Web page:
Documenting America’s Path to Recovery: April 12, 2021

Documenting America's Path to Recovery

Since our last edition

What rules and restrictions are changing in each state? For a continually updated article, click here.

  • Hawaii (Democratic trifecta): 
    • Gov. David Ige (D) extended the state’s coronavirus emergency order through June 8. The updated order did not include the Recovery Navigator phases chart. Hawaii has officially remained at the yellow Act With Care level since the framework was released in May 2020. Gov. Ige has allowed counties to set looser or stricter rules with his approval over the last year, depending on county-level data. 
    • Oahu residents age 50 and older are eligible for vaccinations starting April 12. 
  • Indiana (Republican trifecta): On Friday, April 9, Gov. Eric Holcomb (R) vetoed House Bill 1123, which would allow the legislature to call a special session during a state of emergency. Holcomb said he vetoed the bill because the Indiana Constitution gives the governor the sole authority to convene special sessions. The House passed the bill 64-33 on April 5, and the Senate passed the bill 37-10 the same day. The legislature can override Holcomb’s veto with simple majorities in both chambers.  
  • Illinois (Democratic trifecta): All residents age 16 and older are eligible for vaccinations starting April 12. Previously, everyone 65 and older was eligible for vaccination.
  • Maryland (divided government): All providers are permitted to offer vaccines to residents 16 and older starting April 12. Previously, residents 16 and older could only get vaccinated at mass vaccination sites.
  • Utah (Republican trifecta): House Bill 294 took effect April 10, ending the statewide mask mandate. It also set conditions for ending other restrictions based on case rates, percentage of occupied hospital beds, and vaccine supply. The law eliminates all restrictions on July 1, even if none of the conditions have been met. Gov. Spencer Cox (R) signed the bill into law on March 24.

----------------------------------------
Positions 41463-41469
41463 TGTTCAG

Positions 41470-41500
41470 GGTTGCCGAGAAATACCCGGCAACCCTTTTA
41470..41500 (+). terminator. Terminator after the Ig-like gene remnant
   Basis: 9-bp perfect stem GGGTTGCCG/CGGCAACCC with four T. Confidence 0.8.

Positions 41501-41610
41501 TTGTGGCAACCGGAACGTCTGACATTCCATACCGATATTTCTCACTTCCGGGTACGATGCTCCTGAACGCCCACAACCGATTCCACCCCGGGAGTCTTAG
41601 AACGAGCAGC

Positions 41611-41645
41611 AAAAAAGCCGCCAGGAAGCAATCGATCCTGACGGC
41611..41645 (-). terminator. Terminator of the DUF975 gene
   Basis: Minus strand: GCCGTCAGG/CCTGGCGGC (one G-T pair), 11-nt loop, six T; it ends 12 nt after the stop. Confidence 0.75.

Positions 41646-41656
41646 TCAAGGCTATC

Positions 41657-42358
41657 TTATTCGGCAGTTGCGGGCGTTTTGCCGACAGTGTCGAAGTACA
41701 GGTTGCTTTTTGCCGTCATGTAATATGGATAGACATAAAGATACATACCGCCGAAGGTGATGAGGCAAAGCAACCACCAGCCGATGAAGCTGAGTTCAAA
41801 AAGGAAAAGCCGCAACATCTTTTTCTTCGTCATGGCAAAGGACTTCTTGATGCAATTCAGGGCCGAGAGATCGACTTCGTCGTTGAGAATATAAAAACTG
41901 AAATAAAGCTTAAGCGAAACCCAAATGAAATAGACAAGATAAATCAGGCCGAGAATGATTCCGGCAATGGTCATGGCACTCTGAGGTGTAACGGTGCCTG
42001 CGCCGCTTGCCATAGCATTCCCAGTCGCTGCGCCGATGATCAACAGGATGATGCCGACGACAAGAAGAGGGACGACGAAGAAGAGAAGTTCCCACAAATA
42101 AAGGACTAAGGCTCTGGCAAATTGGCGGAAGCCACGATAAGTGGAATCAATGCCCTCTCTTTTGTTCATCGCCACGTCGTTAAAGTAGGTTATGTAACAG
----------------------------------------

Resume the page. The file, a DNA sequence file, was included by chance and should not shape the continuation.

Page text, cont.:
• Vermont (divided government): 
    • All residents 30 and older are eligible for vaccination starting April 12. Previously, residents 40 and older were eligible.
    • The state’s phased reopening plan started April 9 with an easing of the statewide travel restrictions. Additionally, businesses in Group A, which includes outdoor businesses, retail operations, and low or no contact professional services, are no longer required to follow sector-specific guidance. Instead, those businesses must follow universal guidance, which includes keeping employees home if they are sick and requiring that all employees wear masks. 
  • Washington (Democratic trifecta): On Friday, April 9, Gov. Jay Inslee (D) changed the guidelines that determine if a county moves back to a more restrictive phase in the state’s reopening plan. Previously, counties could be moved backward if they failed one of two metrics on new COVID-19 cases and hospitalizations. Now, counties must fail both criteria to be moved back. Large and small counties have different requirements for new cases and hospitalizations. Currently, all counties are in Phase 3 of reopening. 

This time last year: Monday, April 13, 2020

The first case of COVID-19 in the U.S. was confirmed on Jan. 21, 2020. But it wasn’t until March when the novel coronavirus upended life for most Americans. Throughout March and April, many states issued stay-at-home orders, closed schools, restricted travel, and changed election dates. Many of those policies remain in place today. Each week, we’ll look back at some of the defining policy responses of the early coronavirus pandemic.

Here’s what happened this time last year. To see a list of all policy changes in each category, click the links below.

Monday, April 13, 2020:

  • Travel restrictions
    • The Pennsylvania Department of Health recommended that out-of-state travelers, especially those from areas with high rates of infection or community spread, self-quarantine for 14 days.
  • School closures:
    • Louisiana Gov. John Bel Edwards (D) closed schools for the remainder of the academic year. Before the announcement, schools were closed through April 30.
  • Federal government responses:
    • The U.S. Supreme Court announced it would hear 13 cases by teleconference in May. The court announced it would broadcast live audio of the proceedings to the public for the first time in history.